The work of the Holy Spirit is wonderful and spectacular. Because of that, there are those who would seek to counterfeit the Spirit for their own gains. These include both people and Satan. So John warns us not to believe everything or everyone who claims to be of the Spirit. Instead, we are to test them to ensure that they are truly the Holy Spirit from God. How are we to recognize the Holy Spirit, though, if we know nothing about him? [pic] When bank tellers are taught how to spot counterfeit money, it is by teaching them to know authentic money really, really well. Sure, they may be taught to look for some particular characteristics of specific counterfeit bills, but in general their ability to spot false bills is by knowing true bills really well. In the same way, if we are to recognize counterfeit spirits, we need to get to know the true Spirit really, really well. The best place to begin that work is (drumroll please) the Bible! That may sound like an obvious answer, but it’s surprisingly uncommon. Too often we are given evidence in the form of supposed miracles, or what feels good, or what we think would be in keeping with God’s character, but not often are we shown how the work of various spirits conforms to scripture.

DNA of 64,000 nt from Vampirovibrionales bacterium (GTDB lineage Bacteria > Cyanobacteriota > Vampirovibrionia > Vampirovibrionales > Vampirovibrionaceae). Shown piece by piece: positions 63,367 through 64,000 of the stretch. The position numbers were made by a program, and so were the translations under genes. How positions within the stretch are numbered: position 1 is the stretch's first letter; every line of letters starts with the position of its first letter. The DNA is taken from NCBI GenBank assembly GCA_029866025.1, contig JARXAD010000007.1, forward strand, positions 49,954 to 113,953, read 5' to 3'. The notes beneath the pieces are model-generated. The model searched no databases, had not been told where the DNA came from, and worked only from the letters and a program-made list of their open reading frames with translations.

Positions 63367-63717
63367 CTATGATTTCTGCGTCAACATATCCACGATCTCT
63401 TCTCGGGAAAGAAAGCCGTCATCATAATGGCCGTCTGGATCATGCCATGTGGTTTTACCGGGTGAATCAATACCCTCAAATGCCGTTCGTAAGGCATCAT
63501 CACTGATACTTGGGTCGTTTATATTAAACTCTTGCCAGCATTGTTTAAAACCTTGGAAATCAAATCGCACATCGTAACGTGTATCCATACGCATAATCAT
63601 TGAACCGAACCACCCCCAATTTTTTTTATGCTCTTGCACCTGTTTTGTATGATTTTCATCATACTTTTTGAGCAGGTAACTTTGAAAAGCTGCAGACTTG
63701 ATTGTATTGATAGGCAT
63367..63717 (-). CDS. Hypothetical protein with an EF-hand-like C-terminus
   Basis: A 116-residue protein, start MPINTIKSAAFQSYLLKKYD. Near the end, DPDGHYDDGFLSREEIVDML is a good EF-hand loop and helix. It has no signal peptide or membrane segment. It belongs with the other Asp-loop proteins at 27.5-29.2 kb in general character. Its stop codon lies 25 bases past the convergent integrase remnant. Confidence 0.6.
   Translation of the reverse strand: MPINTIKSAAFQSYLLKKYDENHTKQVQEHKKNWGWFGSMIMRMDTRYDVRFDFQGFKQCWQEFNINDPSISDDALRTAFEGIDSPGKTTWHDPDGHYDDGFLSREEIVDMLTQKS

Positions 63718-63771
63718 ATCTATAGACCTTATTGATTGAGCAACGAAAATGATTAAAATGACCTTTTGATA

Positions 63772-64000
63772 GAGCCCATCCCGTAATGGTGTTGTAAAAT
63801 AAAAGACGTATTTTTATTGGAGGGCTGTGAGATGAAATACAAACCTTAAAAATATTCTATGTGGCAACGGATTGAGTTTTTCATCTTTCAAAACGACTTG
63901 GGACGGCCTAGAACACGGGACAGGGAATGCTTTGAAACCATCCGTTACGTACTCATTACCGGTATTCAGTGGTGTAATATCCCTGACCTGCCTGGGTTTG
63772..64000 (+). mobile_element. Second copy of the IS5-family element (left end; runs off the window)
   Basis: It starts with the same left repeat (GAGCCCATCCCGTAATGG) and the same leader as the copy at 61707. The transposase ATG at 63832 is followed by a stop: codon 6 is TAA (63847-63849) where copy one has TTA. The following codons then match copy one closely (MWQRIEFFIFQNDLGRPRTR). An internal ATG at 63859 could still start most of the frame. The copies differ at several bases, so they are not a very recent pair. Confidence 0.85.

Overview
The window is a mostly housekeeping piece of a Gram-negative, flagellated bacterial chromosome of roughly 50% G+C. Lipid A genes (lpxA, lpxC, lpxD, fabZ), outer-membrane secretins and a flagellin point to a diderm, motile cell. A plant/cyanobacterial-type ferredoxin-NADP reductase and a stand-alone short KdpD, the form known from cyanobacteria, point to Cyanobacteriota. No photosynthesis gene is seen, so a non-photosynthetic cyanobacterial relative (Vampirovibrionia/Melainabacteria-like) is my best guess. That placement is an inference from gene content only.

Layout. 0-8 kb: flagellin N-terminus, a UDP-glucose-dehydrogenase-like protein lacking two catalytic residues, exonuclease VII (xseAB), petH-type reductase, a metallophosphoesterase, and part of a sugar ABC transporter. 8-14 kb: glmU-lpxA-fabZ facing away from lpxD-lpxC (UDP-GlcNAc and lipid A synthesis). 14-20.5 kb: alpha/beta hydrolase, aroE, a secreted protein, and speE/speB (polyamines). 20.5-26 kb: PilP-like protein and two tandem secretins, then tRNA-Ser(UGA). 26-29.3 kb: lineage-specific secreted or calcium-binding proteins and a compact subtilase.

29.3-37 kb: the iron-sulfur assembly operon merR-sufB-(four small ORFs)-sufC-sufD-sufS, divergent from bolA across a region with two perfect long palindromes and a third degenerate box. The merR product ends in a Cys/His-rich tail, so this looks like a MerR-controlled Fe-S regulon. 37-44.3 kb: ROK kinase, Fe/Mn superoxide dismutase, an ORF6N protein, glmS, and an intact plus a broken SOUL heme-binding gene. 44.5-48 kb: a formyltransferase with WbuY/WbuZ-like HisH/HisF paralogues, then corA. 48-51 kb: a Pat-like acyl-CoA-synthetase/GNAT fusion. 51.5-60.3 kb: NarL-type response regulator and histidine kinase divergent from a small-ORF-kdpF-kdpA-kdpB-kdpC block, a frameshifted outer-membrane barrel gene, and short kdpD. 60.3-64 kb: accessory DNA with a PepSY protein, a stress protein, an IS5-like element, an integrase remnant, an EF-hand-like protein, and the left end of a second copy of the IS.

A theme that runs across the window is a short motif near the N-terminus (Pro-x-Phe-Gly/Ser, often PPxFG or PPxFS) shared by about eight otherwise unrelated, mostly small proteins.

So with that in mind, let’s begin at the beginning- Genesis 1. In fact, Genesis 1:2, the very second verse of the entire Bible! Who knew that the Spirit showed up so soon?

We are all familiar with the first verse of the Bible, “In the beginning, God created the heavens and the earth.” But how familiar are we with the next verse? “Now the earth was formless and empty, darkness was over the surface of the deep and the Spirit of God was hovering over the waters.” Right from the beginning, we see the Spirit at work in creation!

Before we go any further, though, a word about the word spirit. Today, we struggle to define the soul or spirit. We live in an age dominated by science which deals explicitly with the physical. This means we do not have many tools to discuss the spiritual. So we struggle to define “spirit.” In both Hebrew and Greek, the word for spirit is the word for “wind” or “breath.” The idea is air in motion or “that which moves but is not seen.” [Owen, p. 33] This means that translators are faced with a dilemma. When they come across a phrase like “the breath of God” do they translate it “breath of God” or “Spirit of God”? Usually it is the context which determines how they translate it to English, but what it means for us is that there are times we need to be aware that the idea of the breath of God may actually be a reference to the Holy Spirit! We are going to see that in our texts today. Furthermore, we need to be alert for references to wind being used in a spiritual context because that, also, can be a reference to the Holy Spirit. (Think again of Acts 2- the tongues of flame were preceded by a great wind!)